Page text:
Are maintenance orders variable after Divorce?

Divorce finances

spousal maintenenceIt is common for spousal maintenance (also referred to as periodical payments) to be ordered or agreed as part of a financial settlement in divorce proceedings.

What are spousal maintenance/periodical payments?

As you may know, spousal maintenance is a payment from one spouse to another. The payment is for the spouse and is therefore separate to child maintenance (which is dealt with by the Child Maintenance Service).

Whether or not spousal maintenance is payable, depends upon a number of factors which you would need to carefully review with your solicitor. It is very case specific.

Unlike with child maintenance, there is no formula for calculating the amount of spousal maintenance you should receive (if any). Instead, the maintenance payable will be calculated by looking at each party’s income and outgoings and establishing whether there is a surplus or a shortfall. The circumstances and background of each case will also be considered.

If a maintenance payment is ordered, you will also need to agree the duration of the order (i.e. a fixed term or for joint lives).

Your solicitor will be able to provide you with detailed advice in respect of spousal maintenance and help you establish whether it is something you can seek as part of your settlement.

Can spousal maintenance be varied?

Spousal maintenance can be upwardly or downwardly varied.

However, this is rarely pursued due to the fact an application to Court is required, meaning further costs will be incurred. Therefore, before applying to the Court you need to consider whether it is proportionate to pursue such application and whether you are likely to be successful. This is something your solicitor can help you answer.

A recent application for downward variation of maintenance

In a recent case before the Court, a final financial Order was made in August 2014, which provided for the Husband to pay spousal maintenance to the Wife.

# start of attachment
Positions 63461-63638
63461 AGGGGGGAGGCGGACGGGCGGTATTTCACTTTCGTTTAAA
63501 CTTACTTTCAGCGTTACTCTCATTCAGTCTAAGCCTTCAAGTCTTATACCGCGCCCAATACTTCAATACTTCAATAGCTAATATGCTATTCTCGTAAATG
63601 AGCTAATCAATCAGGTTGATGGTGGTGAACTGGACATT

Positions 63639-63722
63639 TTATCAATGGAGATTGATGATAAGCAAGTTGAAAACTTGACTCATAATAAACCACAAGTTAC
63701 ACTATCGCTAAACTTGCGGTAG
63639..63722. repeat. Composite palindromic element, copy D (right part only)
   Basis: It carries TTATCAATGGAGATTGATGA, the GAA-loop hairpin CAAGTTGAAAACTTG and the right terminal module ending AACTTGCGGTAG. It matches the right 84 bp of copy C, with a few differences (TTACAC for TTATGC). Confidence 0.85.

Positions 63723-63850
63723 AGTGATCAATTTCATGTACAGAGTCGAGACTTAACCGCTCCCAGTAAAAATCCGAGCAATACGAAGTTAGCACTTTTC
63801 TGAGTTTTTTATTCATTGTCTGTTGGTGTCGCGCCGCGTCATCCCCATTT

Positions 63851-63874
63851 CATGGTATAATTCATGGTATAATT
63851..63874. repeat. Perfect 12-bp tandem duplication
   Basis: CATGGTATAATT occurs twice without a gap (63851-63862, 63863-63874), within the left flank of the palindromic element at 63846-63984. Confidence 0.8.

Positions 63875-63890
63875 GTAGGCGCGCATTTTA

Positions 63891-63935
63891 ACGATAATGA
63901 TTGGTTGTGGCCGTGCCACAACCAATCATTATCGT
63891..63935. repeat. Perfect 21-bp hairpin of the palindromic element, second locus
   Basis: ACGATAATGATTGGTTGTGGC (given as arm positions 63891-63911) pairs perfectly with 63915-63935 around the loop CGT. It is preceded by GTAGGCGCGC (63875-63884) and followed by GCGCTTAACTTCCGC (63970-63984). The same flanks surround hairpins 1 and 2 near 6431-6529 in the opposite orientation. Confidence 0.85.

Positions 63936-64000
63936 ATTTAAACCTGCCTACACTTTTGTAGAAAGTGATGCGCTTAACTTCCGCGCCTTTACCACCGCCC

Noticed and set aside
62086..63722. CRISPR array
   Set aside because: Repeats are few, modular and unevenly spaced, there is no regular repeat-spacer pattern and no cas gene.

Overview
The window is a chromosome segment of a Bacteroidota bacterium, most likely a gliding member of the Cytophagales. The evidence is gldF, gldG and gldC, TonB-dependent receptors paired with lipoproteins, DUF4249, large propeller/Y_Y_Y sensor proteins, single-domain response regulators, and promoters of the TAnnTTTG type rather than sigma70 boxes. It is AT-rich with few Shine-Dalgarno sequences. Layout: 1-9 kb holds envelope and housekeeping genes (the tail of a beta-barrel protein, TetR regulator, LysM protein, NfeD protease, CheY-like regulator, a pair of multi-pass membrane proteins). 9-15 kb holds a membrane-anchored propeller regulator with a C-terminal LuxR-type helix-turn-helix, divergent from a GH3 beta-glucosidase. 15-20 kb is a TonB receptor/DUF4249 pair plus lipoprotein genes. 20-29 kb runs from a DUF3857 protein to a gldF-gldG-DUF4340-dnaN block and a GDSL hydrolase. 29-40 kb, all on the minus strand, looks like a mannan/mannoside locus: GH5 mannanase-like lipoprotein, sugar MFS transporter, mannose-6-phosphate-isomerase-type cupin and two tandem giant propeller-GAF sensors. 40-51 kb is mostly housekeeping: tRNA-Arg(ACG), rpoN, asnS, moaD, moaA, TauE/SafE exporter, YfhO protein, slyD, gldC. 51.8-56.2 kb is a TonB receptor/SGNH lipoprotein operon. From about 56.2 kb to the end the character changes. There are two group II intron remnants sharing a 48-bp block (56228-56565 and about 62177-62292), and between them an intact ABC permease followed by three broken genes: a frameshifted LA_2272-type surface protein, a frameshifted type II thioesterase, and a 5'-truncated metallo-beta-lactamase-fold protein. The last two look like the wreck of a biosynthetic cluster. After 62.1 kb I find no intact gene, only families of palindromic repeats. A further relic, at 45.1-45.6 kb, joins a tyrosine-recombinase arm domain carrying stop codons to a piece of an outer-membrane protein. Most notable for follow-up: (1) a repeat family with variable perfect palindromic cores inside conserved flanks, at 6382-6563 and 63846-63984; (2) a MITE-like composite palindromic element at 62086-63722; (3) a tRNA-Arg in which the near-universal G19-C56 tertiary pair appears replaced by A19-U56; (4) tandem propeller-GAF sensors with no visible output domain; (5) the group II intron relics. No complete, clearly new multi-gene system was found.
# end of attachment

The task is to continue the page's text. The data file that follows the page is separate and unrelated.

However, the Wife subsequently applied to the Court for a Judgement Summons in October 2014 for the Husband to pay alleged arears of £11,733.00 (which was unpaid spousal maintenance and mortgage payments).

The Husband subsequently applied to the Court in February 2015 (6 months after the original order was made) to vary the spousal maintenance order to £800.00 per month.

However, whilst the Husband’s company had gone into administration, he confirmed he would be obtaining employment after the proceedings, which would provide him with a higher income than previously received.

The Court’s Decision

The matter came before the Court in May 2015.
In view of the fact the Wife had secured full time employment, the Court reduced the maintenance payment from £2,000.00 to £1,750.00 per month.

The Court also made a suspended committal order in respect of the Wife’s application for a Judgement Summons and ordered the Husband to pay the costs of the Wife’s application.

The Appeal

The Husband appealed this decision.

In considering the Husband’s appeal, the Court considered all circumstances of the case and reviewed each party’s income.

After considering matters, the Court stated that in view of the fact the original order was only made in August 2014, he would have to show a significant change in circumstances for a downward variation of maintenance to occur.

Therefore, the Court confirmed that a variation of the maintenance order was not justified.

However, the Court did set aside the committal order and associated cost order, as well as dismissing the Judgement Summons.


As confirmed above, whether or not maintenance is varied depends on a number of factors and is very case specific.

Therefore, if you would like to discuss varying an existing maintenance order, please contact our offices on 01323 727321 or to arrange an appointment and we will be happy to discuss this with you.

Free Initial Appointment

Please note that Hart Reade’s Family Law department offer a free initial 30 minute interview to provide general advice and guidance in relation to your matter.

Please contact us to request a free initial appointment.